Hiking and trekking the mountainous terrain make up a large part of the daily activities at Kanaan, and thus a good level of fitness is recommended. However, activities can be tailored to suit the fitness needs and levels of most people. Appropriate footwear is required.

Famous for its ample photographic opportunities, vast open grass plains and Namibia’s iconic red sand dunes, Kanaan N/a’an ku sê Desert Retreat is a world-renowned holiday, film and photography destination that never fails to leave visitors breathless. Dotted throughout with Camel Thorn trees, an abundance of antelope and towering mountain ranges, the successful management of this thriving wildlife area is a task that is both vast in magnitude and complexity, with many different interests and facets at play every day. The scale of operations is one that requires many eyes and hands to get the necessary work done on a daily basis.

For those who want to experience the desert first-hand, in an up close and personal kind of way, Kanaan offers its guests the chance to get actively involved, helping out with the majority of the duties that are required for the sound management of the Reserve. Located on a part of the neighbouring farm Vergenoeg, Kanaan provides its inhabitants with 352km2 of stunning desert scenery, highlighting the already world-famous desert landscape. Add to this the abundance of this country’s spectacular wildlife, and the research, film and photography opportunities are endless. During your visit to this pristine piece of desert paradise you will be helping in the collection and assimilation of wildlife data, in conjunction with the local team of wildlife experts, to help contribute to the long-term running, sustainability and management of the Reserve. The flagship species on this Reserve that you will be dealing with include: the Brown Hyena, the Spotted Hyena, Cheetah, Leopard, as well as a host of other desert-adapted wildlife species and antelope. Being a direct border with the Namib Naukluft Park, Kanaan provides an important link in the landscape scale wildlife conservation efforts of this region.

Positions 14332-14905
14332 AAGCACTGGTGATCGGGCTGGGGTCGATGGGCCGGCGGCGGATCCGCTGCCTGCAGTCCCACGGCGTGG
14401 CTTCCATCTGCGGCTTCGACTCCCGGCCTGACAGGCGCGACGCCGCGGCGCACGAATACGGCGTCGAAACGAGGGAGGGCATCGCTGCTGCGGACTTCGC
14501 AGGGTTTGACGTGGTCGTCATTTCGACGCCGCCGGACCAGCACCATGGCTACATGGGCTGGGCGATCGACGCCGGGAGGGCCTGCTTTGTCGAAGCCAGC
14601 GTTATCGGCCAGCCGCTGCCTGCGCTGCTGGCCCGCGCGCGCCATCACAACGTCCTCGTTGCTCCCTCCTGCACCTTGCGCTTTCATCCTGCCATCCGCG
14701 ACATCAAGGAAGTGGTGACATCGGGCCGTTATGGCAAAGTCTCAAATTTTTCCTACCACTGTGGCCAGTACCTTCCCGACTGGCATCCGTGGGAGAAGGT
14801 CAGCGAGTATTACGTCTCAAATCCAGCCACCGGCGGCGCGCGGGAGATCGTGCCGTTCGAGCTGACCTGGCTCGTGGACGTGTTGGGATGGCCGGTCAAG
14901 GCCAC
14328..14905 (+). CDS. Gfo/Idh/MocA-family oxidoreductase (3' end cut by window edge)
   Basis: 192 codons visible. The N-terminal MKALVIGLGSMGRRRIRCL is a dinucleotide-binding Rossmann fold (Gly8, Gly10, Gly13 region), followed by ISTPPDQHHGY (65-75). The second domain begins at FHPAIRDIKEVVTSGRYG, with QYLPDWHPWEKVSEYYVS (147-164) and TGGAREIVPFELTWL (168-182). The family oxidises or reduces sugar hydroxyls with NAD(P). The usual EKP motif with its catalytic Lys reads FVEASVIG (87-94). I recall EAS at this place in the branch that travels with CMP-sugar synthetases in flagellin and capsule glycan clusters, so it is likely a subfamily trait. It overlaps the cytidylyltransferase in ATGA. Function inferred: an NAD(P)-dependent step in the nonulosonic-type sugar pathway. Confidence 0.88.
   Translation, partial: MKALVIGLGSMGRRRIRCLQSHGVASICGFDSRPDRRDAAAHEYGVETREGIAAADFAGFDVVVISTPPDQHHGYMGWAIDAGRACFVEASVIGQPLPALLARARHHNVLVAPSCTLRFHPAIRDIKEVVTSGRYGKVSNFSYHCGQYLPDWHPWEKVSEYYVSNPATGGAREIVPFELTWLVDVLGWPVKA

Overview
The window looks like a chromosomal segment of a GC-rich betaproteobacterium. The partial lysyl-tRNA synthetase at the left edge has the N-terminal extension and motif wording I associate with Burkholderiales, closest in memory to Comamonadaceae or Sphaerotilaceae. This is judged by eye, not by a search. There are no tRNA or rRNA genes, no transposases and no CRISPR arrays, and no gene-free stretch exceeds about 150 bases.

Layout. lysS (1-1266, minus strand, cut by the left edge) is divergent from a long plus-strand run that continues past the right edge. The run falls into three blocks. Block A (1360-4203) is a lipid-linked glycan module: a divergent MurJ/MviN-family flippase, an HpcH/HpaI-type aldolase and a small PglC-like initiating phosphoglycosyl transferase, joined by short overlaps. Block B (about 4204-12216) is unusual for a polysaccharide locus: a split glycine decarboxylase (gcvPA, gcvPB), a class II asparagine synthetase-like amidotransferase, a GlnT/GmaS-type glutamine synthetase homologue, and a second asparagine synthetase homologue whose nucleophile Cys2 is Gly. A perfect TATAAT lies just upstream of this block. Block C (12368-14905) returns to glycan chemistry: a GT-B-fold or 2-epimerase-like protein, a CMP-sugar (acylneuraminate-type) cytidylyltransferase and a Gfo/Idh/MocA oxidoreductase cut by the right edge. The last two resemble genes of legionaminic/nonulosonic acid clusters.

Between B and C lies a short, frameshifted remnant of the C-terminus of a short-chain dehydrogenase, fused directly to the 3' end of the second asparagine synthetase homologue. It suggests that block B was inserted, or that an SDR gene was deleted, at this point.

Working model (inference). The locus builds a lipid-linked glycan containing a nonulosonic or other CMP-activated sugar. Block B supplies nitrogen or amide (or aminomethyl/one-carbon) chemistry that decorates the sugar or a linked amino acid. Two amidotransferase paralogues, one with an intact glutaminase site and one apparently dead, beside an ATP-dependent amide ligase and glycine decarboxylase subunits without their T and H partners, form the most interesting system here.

You will get the chance to become involved first-hand in the on-going conservation and maintenance efforts through the research and monitoring of free-ranging carnivores, as well as other desert game.